Eat all your colors every day to get the variety of vitamins, minerals and phytochemicals you need to stay healthy. Include BLUE/PURPLE in your low-fat diet to help maintain: A lower risk of some cancers, urinary tract health, memory function, healthy aging. Blue/purple fruits and vegetables contain varying amounts of health-promoting phytochemicals such as anthocyanins and phenolics, currently being studied for their potential antioxidant and anti-aging benefits. Get a variety of blue/purple every day with foods such as: Blackberries, Blueberries, Black Currants, Dried Plums, Elderberries, Purple Figs, Purple Grapes, Plums, Raisins, Purple Asparagus, Purple Carrots, Eggplant, Purple Belgian Endive, Purple Peppers, Purple Potatoes, Black Salsify.

Include GREEN in your low-fat diet to help maintain: Vision health, lower risk of some cancers, strong bones and teeth. Green vegetables contain varying amounts of phytochemicals such as lutein and indoles, which interest researchers because of their potential antioxidant, health promoting benefits. Go green every day with a variety of fruits and vegetables like these: Avocados, Green Apples, Green Grapes, Honeydew, Kiwifruit, Limes, Green Pears, Artichokes, Arugula, Asparagus, Broccoli, Broccoli Rabe, Brussels Sprouts, Chinese Cabbage, Snow Peas, Sugar Snap Peas, Green Beans, Green Cabbage, Celery, Chayote Squash, Cucumbers, Endive, Leafy Greens, Leeks, Lettuce, Green Onion, Okra, Peas, Green Pepper, Snow Peas, Spinach, Sugar Snap Peas, Zucchini.

Including WHITE in your low-fat diet helps maintain: Heart health, Cholesterol levels that are already healthy and lowered risk of some cancers. Low-fat diets rich in fruits and vegetables and low in saturated fat, and cholesterol may reduce the risk of heart disease and some types of cancer, diseases associated with many factors. White, tan and brown fruits and vegetables contain varying amounts of phytochemicals of interest to scientists. These include allicin, found in garlic and the onion family. Get all the health benefits of white by including a variety of foods such as: Bananas, Dates, White Nectarines, White Peaches, Brown Pears, Cauliflower, Garlic, Ginger, Jicama, Mushrooms, Onions, Parsnips, White Potatoes, Shallots, Turnips.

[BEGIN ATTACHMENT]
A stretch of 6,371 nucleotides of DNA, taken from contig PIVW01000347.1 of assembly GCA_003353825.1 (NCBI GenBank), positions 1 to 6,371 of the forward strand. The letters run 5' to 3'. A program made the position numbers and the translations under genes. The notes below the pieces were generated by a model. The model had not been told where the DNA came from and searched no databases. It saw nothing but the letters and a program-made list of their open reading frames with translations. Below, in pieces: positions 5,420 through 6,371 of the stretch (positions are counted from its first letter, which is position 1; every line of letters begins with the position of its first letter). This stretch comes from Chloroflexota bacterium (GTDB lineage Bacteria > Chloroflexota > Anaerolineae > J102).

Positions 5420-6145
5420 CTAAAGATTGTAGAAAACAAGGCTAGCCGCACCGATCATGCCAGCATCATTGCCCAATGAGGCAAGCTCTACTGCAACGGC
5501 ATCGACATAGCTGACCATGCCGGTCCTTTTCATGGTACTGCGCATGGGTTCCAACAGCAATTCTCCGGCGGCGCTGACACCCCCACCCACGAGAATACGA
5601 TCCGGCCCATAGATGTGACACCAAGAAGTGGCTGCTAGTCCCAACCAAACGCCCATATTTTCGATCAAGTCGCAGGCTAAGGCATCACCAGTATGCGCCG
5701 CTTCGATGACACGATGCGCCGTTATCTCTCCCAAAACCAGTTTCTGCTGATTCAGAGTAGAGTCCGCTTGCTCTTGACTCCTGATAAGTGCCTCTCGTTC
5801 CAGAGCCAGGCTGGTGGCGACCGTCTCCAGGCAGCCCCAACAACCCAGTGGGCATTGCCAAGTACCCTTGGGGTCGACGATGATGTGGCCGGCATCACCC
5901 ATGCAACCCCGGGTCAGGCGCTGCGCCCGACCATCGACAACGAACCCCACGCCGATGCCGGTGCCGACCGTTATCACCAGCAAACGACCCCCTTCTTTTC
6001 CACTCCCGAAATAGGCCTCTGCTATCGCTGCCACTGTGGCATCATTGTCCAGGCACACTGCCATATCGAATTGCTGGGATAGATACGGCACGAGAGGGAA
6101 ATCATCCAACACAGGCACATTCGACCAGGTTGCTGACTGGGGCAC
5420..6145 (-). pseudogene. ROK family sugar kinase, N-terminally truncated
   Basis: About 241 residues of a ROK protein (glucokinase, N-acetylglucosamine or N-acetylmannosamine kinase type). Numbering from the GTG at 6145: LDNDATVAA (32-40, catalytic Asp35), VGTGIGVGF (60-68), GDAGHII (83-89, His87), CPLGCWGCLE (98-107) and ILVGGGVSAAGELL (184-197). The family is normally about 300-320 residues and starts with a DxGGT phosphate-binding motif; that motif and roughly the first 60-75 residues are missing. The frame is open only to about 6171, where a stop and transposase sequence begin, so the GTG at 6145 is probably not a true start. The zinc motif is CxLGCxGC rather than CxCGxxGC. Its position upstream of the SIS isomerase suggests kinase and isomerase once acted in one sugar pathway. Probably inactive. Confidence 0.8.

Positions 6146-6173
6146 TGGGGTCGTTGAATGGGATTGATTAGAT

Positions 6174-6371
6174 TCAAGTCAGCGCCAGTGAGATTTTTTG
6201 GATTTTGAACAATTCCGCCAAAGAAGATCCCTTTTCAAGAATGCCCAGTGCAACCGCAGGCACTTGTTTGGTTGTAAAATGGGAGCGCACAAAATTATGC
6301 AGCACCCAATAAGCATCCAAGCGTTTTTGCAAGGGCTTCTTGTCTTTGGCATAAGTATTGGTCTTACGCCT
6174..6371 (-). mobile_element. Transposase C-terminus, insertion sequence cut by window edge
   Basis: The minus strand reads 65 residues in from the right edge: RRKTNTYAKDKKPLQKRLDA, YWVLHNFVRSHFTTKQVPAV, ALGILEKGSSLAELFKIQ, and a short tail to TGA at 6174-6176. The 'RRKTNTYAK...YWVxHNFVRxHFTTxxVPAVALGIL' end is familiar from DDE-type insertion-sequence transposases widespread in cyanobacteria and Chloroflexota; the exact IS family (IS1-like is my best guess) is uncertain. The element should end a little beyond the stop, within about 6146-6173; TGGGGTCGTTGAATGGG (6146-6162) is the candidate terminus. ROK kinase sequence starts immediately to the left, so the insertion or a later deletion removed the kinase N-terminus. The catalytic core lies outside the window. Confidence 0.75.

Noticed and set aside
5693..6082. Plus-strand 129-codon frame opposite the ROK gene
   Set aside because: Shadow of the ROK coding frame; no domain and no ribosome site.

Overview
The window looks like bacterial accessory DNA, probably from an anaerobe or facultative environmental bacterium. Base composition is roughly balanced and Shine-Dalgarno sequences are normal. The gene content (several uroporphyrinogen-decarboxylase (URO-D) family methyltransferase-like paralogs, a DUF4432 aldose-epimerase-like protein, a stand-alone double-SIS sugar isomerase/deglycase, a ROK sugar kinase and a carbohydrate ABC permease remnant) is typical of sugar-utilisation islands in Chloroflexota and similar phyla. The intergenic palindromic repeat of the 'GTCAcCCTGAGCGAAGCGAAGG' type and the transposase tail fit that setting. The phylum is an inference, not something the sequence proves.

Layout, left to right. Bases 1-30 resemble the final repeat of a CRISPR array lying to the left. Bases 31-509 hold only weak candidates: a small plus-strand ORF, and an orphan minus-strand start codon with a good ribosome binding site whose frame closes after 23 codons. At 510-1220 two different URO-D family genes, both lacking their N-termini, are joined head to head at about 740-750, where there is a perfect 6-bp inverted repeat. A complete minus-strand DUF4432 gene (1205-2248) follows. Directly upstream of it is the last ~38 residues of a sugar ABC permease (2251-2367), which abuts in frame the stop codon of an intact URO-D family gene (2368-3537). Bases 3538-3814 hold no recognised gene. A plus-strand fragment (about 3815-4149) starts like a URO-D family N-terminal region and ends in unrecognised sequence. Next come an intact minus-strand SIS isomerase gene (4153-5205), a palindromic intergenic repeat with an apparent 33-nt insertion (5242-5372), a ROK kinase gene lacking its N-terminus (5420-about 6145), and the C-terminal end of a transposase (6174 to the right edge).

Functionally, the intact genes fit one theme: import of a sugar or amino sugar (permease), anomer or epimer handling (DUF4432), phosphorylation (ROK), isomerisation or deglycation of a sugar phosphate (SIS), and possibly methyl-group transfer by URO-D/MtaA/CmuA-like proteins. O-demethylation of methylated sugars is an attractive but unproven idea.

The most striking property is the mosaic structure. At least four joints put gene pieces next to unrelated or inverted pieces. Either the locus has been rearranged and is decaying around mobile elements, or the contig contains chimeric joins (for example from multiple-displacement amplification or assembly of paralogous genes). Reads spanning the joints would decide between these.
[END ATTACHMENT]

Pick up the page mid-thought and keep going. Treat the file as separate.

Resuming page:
Including YELLOW/ORANGE in your low-fat diet helps maintain: A lower risk of some cancers, a healthy heart, vision health and a healthy immune system. Low-fat diets rich in fruits and vegetables and low in saturated fat and cholesterol may reduce the risk of heart disease and some types of cancer, diseases associated with many factors.

Yellow/orange fruits and vegetables contain varying amounts of antioxidants such as vitamin C as well as carotenoids and bioflavonoids, two classes of phytochemicals that scientists are studying for their health-promoting potential. Every day, include a variety of yellow/orange foods like these: Yellow Apples, Apricots, Cantaloupe, Yellow Figs, Grapefruit, Golden Kiwifruit, Lemons, Mangoes, Nectarines, Oranges, Papayas, Peaches, Yellow Pears, Persimmons, Pineapples, Tangerines, Yellow Watermelon, Yellow Beets Butternut Squash, Carrots, Yellow Peppers, Yellow Potatoes, Pumpkin, Rutabagas, Yellow Summer Squash, Sweet Corn, Sweet Potatoes, Yellow Tomatoes Squash.

Include RED in your low-fat diet to help maintain: A healthy heart, memory function, a lower risk of some cancers, urinary tract health. Specific phytochemicals in the red group that are being studied for their health-promoting properties include lycopene and anthocyanins. Get a variety of red every day by eating fruits and vegetables such as: Red Apples, Blood Oranges, Cherries, Cranberries, Red Grapes, Pink/Red Grapefruit, Red Pears, Pomegranates, Raspberries, Strawberries, Watermelon, Beets, Red Cabbage, Red Peppers, Radishes, Radicchio, Red Onions, Red Potatoes, Rhubarb, Tomatoes.

To help children learn eat more fruits and vegetables, the “Five a Day” program has developed a coloring book kit for children along with Dole Food Company and Crayola. “There’s a Rainbow on My Plate” will be introduced to 12,000 elementary school programs and 3,000 supermarkets across the country. The kit features a coloring book with cartoon characters depicting each of the five fruit and vegetable food color groups, a set of crayola crayons and “graduation” certificate.

For more info on The Five a Day The Color Way program or “There’s a Rainbow in My Plate” educational program for children, please visit the Produce for Better Health Foundation’s website at www. or call 302-235-ADAY (2329). To learn more about produce, please visit